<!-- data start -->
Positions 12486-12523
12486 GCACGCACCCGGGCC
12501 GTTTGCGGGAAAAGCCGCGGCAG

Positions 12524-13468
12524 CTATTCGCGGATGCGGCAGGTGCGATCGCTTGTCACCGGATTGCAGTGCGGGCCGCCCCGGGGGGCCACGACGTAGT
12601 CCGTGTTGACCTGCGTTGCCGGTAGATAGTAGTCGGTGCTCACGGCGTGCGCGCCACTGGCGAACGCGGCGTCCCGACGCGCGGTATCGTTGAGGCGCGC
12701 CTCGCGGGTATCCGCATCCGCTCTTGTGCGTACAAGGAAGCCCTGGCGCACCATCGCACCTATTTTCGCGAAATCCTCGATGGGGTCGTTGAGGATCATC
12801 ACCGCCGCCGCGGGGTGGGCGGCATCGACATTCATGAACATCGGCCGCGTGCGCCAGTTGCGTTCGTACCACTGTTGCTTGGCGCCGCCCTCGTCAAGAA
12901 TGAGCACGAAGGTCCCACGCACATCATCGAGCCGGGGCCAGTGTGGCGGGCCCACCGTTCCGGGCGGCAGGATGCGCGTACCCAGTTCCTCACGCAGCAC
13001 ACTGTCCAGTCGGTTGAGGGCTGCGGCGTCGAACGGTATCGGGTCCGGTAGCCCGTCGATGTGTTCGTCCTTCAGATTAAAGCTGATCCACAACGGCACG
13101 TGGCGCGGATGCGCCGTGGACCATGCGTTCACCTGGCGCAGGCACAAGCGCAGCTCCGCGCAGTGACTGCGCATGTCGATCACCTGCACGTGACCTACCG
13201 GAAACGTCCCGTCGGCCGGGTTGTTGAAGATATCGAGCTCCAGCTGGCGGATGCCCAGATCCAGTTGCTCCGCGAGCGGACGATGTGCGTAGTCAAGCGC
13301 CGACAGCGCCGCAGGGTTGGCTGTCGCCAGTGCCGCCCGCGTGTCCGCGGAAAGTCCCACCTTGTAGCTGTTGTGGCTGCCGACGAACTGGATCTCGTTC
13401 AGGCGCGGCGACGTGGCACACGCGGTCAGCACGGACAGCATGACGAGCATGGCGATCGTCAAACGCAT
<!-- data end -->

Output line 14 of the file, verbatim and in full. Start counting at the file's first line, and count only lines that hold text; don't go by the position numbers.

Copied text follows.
13401 AGGCGCGGCGACGTGGCACACGCGGTCAGCACGGACAGCATGACGAGCATGGCGATCGTCAAACGCAT